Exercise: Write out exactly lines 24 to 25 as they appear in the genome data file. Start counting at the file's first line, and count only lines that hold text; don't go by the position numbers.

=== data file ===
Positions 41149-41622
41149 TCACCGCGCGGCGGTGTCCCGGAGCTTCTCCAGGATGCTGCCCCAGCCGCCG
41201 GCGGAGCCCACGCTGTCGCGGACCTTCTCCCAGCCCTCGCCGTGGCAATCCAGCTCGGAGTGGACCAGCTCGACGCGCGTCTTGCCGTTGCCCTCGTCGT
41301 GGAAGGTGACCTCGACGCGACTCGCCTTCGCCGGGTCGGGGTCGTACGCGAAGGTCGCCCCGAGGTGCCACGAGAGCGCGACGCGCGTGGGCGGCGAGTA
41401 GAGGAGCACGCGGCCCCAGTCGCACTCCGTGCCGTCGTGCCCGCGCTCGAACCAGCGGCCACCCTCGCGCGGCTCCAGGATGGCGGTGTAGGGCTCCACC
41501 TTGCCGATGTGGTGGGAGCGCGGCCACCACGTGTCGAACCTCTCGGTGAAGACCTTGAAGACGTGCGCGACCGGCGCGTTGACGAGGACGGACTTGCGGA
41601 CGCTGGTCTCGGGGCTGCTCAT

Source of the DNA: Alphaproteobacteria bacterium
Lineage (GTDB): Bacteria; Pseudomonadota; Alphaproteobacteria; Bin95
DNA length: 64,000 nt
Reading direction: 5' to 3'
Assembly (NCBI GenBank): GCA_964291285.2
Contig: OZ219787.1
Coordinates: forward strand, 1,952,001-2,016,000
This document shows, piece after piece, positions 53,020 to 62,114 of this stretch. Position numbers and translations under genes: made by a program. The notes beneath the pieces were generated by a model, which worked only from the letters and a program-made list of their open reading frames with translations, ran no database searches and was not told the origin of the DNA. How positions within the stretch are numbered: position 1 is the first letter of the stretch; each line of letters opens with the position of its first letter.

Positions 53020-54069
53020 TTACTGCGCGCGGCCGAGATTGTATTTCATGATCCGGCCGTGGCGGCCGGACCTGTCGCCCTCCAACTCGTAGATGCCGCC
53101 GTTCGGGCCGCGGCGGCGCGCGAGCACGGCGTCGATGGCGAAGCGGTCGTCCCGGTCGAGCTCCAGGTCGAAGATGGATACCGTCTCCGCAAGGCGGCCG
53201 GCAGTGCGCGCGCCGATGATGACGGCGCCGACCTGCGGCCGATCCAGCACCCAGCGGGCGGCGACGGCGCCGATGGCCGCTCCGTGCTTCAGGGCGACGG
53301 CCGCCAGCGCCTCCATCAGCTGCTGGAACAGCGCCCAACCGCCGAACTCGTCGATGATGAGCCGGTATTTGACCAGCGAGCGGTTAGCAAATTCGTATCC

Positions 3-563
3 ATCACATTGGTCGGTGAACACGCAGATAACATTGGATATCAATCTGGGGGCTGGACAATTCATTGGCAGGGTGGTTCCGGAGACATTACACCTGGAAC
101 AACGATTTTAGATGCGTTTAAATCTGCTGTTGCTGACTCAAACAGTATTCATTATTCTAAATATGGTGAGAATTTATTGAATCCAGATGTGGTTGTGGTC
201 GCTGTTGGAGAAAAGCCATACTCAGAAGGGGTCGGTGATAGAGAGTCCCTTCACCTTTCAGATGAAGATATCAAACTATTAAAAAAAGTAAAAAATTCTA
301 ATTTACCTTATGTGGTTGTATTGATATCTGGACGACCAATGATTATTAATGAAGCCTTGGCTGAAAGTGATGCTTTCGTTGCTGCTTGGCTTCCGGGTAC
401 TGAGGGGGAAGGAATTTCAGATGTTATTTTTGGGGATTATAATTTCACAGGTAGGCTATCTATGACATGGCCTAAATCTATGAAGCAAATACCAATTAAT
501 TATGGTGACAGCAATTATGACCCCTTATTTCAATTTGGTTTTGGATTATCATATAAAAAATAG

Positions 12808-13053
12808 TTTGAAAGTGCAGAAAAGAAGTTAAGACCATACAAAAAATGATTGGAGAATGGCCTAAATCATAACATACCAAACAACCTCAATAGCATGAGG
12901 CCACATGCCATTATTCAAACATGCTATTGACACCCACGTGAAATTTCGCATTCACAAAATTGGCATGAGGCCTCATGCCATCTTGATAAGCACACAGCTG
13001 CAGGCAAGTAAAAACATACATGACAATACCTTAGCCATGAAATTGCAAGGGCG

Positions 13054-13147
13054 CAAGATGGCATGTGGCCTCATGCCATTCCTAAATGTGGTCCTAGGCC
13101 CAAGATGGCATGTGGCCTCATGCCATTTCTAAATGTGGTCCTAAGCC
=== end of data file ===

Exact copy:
201 GCTGTTGGAGAAAAGCCATACTCAGAAGGGGTCGGTGATAGAGAGTCCCTTCACCTTTCAGATGAAGATATCAAACTATTAAAAAAAGTAAAAAATTCTA
301 ATTTACCTTATGTGGTTGTATTGATATCTGGACGACCAATGATTATTAATGAAGCCTTGGCTGAAAGTGATGCTTTCGTTGCTGCTTGGCTTCCGGGTAC